1st-winter female Baikal Teal in captivity (Slimbridge, Glos, January): Hopefully careful scrutiny of autumn and winter 'Teal' flocks will reveal more examples of Baikal Teal occurring in Britain, and maybe some claims of juvenile/female Green-winged Teals. The face pattern may be useful, but is better considered in conjunction with the speculum pattern and shape and other subtle plumage and structural differences to be sure! (photo: Martin Garner).
Is it THE vagrant that is most easily overlooked in the UK? With around 25 records of drakes per year, the presence of unidentified, and overlooked, Green-winged Teals in female, eclipse and immature male plumages has to be assumed. In a comparable species, the Blue-winged Teal, the drab females and immature plumages outnumber records of stunning adult males in breeding plumage in the UK.
There has been the occasional whiff of possible female Green-winged Teals whenever a female clearly accompanies a drake. For example, a female accompanied a drake Green-winged Teal at Flamborough Head briefly in late April 2005. Unfortunately both birds only stayed a few minutes before being flushed and the female was hardly looked at (there were no other Eurasian Teal in the area).
The Asian Baikal Teal is also, unequivocally, an occasional vagrant to the Western Palaearctic. Though most males are straightforward enough to identify, the potential for females and juvenile males to slip through unnoticed seems self-evident.
Learn the speculums!
The following text will focus on various aspects of separating these birds in their less distinct juvenile and female plumages. Many of the plumage, bare part, and structural differences are subtle and must be covered in some detail. However, an easier aspect of the plumage well worth learning is that of the colourful speculums. In many cases, with practice, the differently patterned speculums provide one of the easiest ways of identifying difficult-looking individuals.
Baikal Teal: Sketch illustrating the speculum of 1st-winter female Baikal Teal. The speculum is much narrower than on Green-winged/Eurasian Teal. There is a particularly thin, solidly coloured, cinnamon brown upper border and long thick block of white along the trailing edge. The green in the speculum is rather bronzy and can at times 'merge' with the black (depending on the light) and be hard to discern (illustration: Emily and Martin Garner).
Green-winged Teal: The speculum is obviously broader than on Baikal Teal. Compared to Eurasian Teals, Green-wings in all plumages tend to have thinner upper border to the speculum with more extensive orange on many. Young females also have the broadest amount of white on the trailing edge of the wing and to some extent the pattern can mimic that of young female Baikal Teal, though with care there are clear differences (illustration: Emily and Martin Garner).
Baikal Teal is not dissimilar in head and bill size to Eurasian and Green-winged Teal; the bill of Baikal Teal averages just over 1 mm longer* and is slightly thinner. The head is sometimes described as being squarer and more peaked at the rear crown ("fuller-naped and thicker-necked" - Eldridge and Harrop 1992). The most obvious structural difference is in body length. This is particularly apparent at the rear end and Baikal Teal normally look obviously longer-bodied, longer-winged** and especially longer-tailed than Eurasian/Green-winged Teal.
- * bill of female Green-winged Teal 34.2-36.1 mm; female Baikal Teal 36-38 mm (Palmer 1976)
- ** wing chord of female Green-winged Teal 185-189 mm; Baikal Teal 201-214 mm (Palmer 1976)
The scapular feathers on any individual dabbling duck vary in shape and size to some extent, but certain overall differences are apparent when looked for. Juvenile and female Baikal Teals, broadly speaking, have feathers that are typically plain-centred and pointed. Green-winged and Eurasian Teals, on the other hand, have scapular feathers that are typically rounded and obviously marked with pale buffy bars internally. Juveniles are a bit more complicated with some overlap in shape and pattern. In juvenile Baikal Teal many scapular feathers are short and rounded; moult into 1st-winter plumage leads to the appearance of more pointed feathers. On adult females the scapulars are, on average, longer and are more obviously pointed. Some individuals even have very long, lanceolate scapulars (as on adult males). Furthermore the scapulars are normally plain-centred on Baikal Teal, or with a simple pattern of a single buff internal cross bar, which is usually not as obvious as on most adult female Eurasian/Green-winged Teal. Eurasian and Green-winged Teals are almost reversed in development of the feather shape. In juvenile plumage the feather is rather plain, rather short, and slightly pointed on some (thus closer to some juvenile and female Baikal Teal). In subsequent plumages the scapulars are slightly longer (though shorter-looking than in Baikal Teal) and rather round-ended feathers with obvious internal orangey-buff wavy crossbars and crescents.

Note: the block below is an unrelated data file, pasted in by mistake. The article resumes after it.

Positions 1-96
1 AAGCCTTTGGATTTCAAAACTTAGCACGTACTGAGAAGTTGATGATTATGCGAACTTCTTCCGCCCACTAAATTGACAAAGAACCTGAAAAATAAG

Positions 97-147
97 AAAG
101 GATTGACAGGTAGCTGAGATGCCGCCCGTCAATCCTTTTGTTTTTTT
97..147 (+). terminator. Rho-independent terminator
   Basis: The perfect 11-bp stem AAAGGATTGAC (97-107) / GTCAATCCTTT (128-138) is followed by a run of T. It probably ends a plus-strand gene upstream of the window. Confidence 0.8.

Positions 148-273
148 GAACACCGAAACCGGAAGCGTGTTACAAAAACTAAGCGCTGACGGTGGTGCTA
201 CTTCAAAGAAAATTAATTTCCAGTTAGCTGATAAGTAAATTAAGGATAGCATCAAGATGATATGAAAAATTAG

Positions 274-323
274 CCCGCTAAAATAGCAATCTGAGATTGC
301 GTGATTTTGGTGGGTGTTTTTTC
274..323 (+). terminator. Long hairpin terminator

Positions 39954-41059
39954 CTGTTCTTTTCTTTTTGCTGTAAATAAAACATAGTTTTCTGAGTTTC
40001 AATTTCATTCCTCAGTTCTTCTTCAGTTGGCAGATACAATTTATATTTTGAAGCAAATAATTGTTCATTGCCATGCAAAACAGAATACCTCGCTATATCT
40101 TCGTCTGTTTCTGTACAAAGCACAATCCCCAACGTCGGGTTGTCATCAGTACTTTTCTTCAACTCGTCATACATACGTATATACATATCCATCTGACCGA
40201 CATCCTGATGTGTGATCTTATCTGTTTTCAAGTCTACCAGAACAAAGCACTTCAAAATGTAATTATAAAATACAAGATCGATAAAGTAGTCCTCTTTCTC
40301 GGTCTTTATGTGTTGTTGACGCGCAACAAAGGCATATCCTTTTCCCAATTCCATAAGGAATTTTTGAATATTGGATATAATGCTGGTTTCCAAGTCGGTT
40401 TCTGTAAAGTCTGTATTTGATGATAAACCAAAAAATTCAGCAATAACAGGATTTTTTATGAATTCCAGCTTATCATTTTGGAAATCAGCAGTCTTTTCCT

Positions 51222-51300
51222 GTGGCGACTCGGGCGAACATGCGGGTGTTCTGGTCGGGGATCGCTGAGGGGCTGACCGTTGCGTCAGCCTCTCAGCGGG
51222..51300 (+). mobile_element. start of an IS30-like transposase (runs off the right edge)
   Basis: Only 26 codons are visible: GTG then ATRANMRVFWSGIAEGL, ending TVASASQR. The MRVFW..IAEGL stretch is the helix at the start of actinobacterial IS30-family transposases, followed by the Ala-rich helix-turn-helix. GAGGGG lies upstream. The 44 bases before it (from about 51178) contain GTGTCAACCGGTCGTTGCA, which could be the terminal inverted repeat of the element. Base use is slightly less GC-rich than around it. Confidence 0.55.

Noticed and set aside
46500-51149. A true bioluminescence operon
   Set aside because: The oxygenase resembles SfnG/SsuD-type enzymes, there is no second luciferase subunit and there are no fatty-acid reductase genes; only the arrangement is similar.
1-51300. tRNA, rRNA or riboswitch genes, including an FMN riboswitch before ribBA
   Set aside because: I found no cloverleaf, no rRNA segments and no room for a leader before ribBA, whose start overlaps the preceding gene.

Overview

Rump and Back Pattern
In female Baikal Teal the upper tail coverts have dark centres and paler buff fringing. This produces a dark 'band' between the rump and tail, the back and rump pattern consisting of relatively plain pale brownish-grey feathers (with faint paler fringing in young birds). In female Eurasian/Green-winged Teal the appearance of the back and rump is quite different. Essentially it consists of blackish feathers (sometimes with paler internal marks) with obvious pale greyish fringes, producing a 'scaly' or 'scalloped' effect.
Ducks take flight (Happy Island, China, October): This is a great shot, especially as the head patterns of three different species of duck are not visible. In some ways it is easier to identify them on this view than attempting to unravel the subtle, and variable, features of pale and dark buffy marks around the face. The lower left bird is a female Baikal Teal (probably young bird?) with a female Eurasian Teal above it and a female-type (?) Mallard to the right (with give-away orange legs and feet). Notice the obvious black scaly patterning on the Eurasian Teal, compared with the smooth paler-brown back of the Baikal Teal. In particular make use of studying the all the differences in the speculum patterns (for more see text), which help identify the species (photo: Ian Fisher) .